43: never has & must go back to the old life. I’m going to see her on
44: Sunday. The other woman this afternoon is one whose son had has
45: seduced a woman & had two children by her; now his wife has found it
46: out. & the Both she & the other woman are in such a wretched mental
47: condition that one does not know which to pity the most. There is one
48: point on sexual matters on which my mind is utterly made up - & that
49: is, that double sex- relations whether on the part of man or woman are
50: utterly opposed to the deepest laws of human nature, & are productive
51: of nothing but evil to the individual the offspring, & society; & the
52: more highly developed the individuals the more unworkable become these
53: relationships. Every fibre of violated human nature quivers in agony &
54: anger ^against^ them. The shortest marriage ending at the end of even
55: six months, would be better than our present form of union which gen
56: pretends to be single & life-long & generally is double. This is one
57: of the most painful cases I have seen. I will tell you about it some
58: day. The poor old mother was walking up & down my bedroom crying &
59: wringing her hands long after it was time for me to start, so I went
60: with my head full of many things to the Club.
//There are some questions which when you have time I should like you
63: to answer, if you will. (1) How many men have you known who have
64: reached the age of 30, & been absolutely celibate? (2) What in England
65: among the middle classes should you say was the proportion of celibate
66: men? (3) Do you think that as a rule a cultivated man’s ideal (that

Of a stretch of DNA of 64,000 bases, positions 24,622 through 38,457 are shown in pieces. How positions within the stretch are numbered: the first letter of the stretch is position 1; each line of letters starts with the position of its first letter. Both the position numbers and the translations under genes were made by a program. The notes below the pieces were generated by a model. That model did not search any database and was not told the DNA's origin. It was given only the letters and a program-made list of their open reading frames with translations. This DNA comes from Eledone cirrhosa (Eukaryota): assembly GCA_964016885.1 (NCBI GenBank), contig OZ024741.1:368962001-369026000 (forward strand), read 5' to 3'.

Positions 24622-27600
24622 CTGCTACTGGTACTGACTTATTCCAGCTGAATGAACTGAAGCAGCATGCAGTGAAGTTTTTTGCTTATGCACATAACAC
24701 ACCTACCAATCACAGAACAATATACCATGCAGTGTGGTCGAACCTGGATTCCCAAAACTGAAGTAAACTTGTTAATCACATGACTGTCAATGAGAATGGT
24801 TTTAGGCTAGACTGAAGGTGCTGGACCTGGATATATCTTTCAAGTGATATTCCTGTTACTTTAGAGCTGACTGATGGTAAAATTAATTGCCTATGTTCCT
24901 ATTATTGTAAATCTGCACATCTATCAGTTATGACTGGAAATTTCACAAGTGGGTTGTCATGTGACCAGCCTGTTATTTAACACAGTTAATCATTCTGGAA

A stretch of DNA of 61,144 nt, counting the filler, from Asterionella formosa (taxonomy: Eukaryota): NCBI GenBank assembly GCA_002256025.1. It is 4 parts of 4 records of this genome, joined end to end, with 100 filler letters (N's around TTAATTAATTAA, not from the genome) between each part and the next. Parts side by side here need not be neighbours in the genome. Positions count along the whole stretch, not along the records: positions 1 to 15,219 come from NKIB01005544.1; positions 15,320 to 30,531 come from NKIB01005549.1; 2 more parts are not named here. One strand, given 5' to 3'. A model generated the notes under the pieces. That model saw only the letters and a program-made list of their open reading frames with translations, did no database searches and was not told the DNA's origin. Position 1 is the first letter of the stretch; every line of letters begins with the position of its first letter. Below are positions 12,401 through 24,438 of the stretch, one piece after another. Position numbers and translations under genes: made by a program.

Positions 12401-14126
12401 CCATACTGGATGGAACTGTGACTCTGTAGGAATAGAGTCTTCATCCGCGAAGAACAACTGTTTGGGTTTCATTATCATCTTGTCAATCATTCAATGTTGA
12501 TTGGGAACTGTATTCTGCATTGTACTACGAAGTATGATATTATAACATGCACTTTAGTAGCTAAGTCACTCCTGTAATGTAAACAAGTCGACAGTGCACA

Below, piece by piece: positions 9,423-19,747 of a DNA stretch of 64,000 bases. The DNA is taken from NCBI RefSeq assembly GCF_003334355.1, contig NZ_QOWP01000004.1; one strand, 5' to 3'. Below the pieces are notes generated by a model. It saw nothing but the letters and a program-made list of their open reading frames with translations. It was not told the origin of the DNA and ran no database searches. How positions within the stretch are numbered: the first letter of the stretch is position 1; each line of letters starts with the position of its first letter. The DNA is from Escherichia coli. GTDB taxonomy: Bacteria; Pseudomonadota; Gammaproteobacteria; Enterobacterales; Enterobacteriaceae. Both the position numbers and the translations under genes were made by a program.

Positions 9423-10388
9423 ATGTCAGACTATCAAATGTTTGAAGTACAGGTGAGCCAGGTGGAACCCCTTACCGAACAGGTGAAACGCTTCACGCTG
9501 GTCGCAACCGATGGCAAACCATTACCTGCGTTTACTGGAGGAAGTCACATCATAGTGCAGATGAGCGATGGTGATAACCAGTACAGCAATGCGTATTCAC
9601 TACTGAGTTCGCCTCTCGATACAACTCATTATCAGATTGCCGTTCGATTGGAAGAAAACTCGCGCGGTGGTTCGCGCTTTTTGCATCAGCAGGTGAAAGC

67: which he thinks would give him the most happiness if it could be
68: perfectly attained to) is of union with one person or with many more
69: than one?
I’ve got a great many other questions I thought of to ask you when I
72: was ill, but I don’t remember them now.
//Will you write the introduction to Mary Wollstonecraft? It would be
75: a very great help to me, & I would help you with it as much as I could;
76: by criticising it?? & I would copy it out to save you time, if only
77: you will take the responsibility. The relation of Mary to Godwin gives
78: one such a splendid opportunity for treating of the ideal form of
//I have had a note from the Editor of the Fortnightly ^today^ saying he
82: wishes to see me; I suppose to try & get me to write a woman article.
83: If only I could rest emotionally I could work here so splendidly all
84: this winter & get my book done. I’m afraid it will never be worth
85: dedicating to you!
90: ^You look more fit than when I saw you last standing with Mrs Cobb in
91: the British Museum. You make a person always so unhappy for nothing.
92: You’ll be much stronger when you are forty than you are now.
Please send back the pamphlet Mrs Walters sent as it was a borrowed one.
Haven’t you any notes on the woman in Germany subject you could let
97: me look at yet? I think I should understand them even if they are not
98: worked fully into form.
Schreiner agreed to write an 'Introduction' to a new edition of Mary Wollstonecraft's (1792, London: J. Johnson) A Vindication of the Rights of Woman
, but which was never completed. A very early draft fragment of it appears in Carolyn Burdett (1994) History Workshop Journal
37: 189-93. The book Schreiner wanted to 'get done' is From Man to Man
. The pamphlet sent by Mrs Walters has not been established. Rive's (1987) version omits part of this letter and is also in a number of respects incorrect. A continuation of the letter occurs in Schreiner's letter to Pearson of 12 October 1886 (840/4/3/80-81).